We reported higher levels of IL-1β, IL-8, MMP-8, and MMP-8/TIMP-1 ratio in elderlies, as well as lower lysozyme levels. In addition, moderate positive correlations were noted between some inflammatory markers and microorganisms in saliva from elderly participants. In agreement with our findings, higher levels of MMP-8 have been found in saliva of elderly individuals and mean levels of other salivary markers including prostaglandin E2 and MMP-9 activity are increased in aged subjects [18,29]. Aging has also been shown to impact inflammatory markers in blood, as evidenced by increased levels of IL-1β, IL-6, TNF-α in patients > 60 years old [30]. It can be noted that there was a correlation between E. nodatum and IL-1β in both age groups. E. nodatum is strongly associated with periodontitis and has been suggested to be included in the red complex in supragingival biofilm [31]. Correlations between salivary microorganisms and inflammatory markers in saliva have also been reported in patients with inflammatory bowel disease [13].

As expected, participants with generalized alveolar bone loss (PD+ group) presented higher mean counts of some members of the orange and red complexes, both in the whole cohort and in non-smokers. This is in line with previous studies reporting differences in salivary periodontal pathogens in periodontitis patients [10,32]. Other differences have also been reported in the salivary microbial profile of periodontitis patients, such as increased frequencies and higher levels of the putative periodontal pathogens T. forsythia, P. micra, and F. alocis [10]. We also found that male participants showed higher counts of several bacteria species in saliva compared to females. We speculate that this result could be due to a slightly worse periodontal condition in males than in females observed here. Belstrøm et al. [12] have found no differential effect of sex on salivary microbiota. On the opposite, higher levels of A. israelii, C. gracilis, and P. gingivalis have been found in females [28]. Yet, we found increased counts of E. nodatum and T. forsythia in female participants having generalized bone loss, but not in male participants. Paju et al. [32] have reported an association between number of pathogens and number of teeth with pockets ≥ 4 mm in women who had never smoked, and such association was not seen in men.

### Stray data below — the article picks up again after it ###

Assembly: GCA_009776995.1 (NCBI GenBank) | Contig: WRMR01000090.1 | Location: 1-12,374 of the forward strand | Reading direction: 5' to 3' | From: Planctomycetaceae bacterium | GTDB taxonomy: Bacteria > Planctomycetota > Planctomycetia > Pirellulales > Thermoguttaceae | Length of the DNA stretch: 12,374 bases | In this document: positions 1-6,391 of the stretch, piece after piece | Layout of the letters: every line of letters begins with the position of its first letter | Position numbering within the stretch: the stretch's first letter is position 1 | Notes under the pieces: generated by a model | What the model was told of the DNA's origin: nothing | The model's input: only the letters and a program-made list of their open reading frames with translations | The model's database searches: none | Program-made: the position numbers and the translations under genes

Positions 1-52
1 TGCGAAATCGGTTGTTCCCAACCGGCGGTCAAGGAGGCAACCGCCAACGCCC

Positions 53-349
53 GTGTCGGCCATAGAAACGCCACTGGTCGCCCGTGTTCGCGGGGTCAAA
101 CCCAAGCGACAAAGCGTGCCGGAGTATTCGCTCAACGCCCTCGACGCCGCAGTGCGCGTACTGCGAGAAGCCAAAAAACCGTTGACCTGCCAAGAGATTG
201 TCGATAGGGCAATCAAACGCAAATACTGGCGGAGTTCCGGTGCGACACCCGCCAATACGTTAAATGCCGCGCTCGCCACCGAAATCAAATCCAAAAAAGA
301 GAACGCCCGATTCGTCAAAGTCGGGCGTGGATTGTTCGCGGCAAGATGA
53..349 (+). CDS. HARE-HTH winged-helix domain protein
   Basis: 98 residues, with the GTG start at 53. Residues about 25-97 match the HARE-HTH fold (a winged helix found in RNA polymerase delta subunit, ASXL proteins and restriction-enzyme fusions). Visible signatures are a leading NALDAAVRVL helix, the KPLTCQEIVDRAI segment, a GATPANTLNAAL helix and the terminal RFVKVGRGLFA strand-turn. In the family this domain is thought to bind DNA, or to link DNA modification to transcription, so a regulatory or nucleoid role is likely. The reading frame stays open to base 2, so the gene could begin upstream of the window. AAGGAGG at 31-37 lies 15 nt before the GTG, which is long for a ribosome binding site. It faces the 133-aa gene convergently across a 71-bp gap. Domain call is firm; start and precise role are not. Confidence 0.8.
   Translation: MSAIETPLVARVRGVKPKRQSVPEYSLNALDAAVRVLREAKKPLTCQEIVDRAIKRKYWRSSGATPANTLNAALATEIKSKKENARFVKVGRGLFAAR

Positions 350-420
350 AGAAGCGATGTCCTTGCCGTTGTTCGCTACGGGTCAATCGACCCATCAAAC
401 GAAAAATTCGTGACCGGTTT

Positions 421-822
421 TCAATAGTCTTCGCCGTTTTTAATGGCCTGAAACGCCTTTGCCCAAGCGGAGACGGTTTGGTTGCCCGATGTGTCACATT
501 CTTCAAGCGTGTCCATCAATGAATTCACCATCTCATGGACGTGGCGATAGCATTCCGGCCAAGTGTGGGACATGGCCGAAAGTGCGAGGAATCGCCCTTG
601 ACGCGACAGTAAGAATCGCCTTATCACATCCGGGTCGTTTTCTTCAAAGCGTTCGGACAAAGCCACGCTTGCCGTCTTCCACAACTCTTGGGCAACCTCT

We observed an increase in several bacterial species in non-smoking individuals as compared to smokers. There are contradicting results regarding the influence of smoking on the salivary microbiota. Belstrøm et al. [12] have found higher levels of 2 bacterial taxa in saliva of smokers, while Mager et al. [33] have shown no significant elevation in 40 species in smokers, instead an elevation of N. mucosa was seen in saliva of periodontally healthy, non-smokers patients. In our cohort, non-smokers were significantly older than smokers, but most differences remained after compensation for age. Since we also reported a significant increase in bacteria counts in elderlies, this might have confounded the association between the microbial profile and both aging and smoking. Therefore, we also compared the microbiota between smokers and non-smokers only in adult subjects (≤ 64 years old). Non-smoking participants still showed increased counts of 15 out of 41 bacterial species (data not shown), thus suggesting the existence of a true effect of smoking in depressing salivary microbiota, since periodontal parameters were similar between both groups. The effects of smoking on salivary microbiota, specially using next-generation sequencing techniques, deserve further investigations.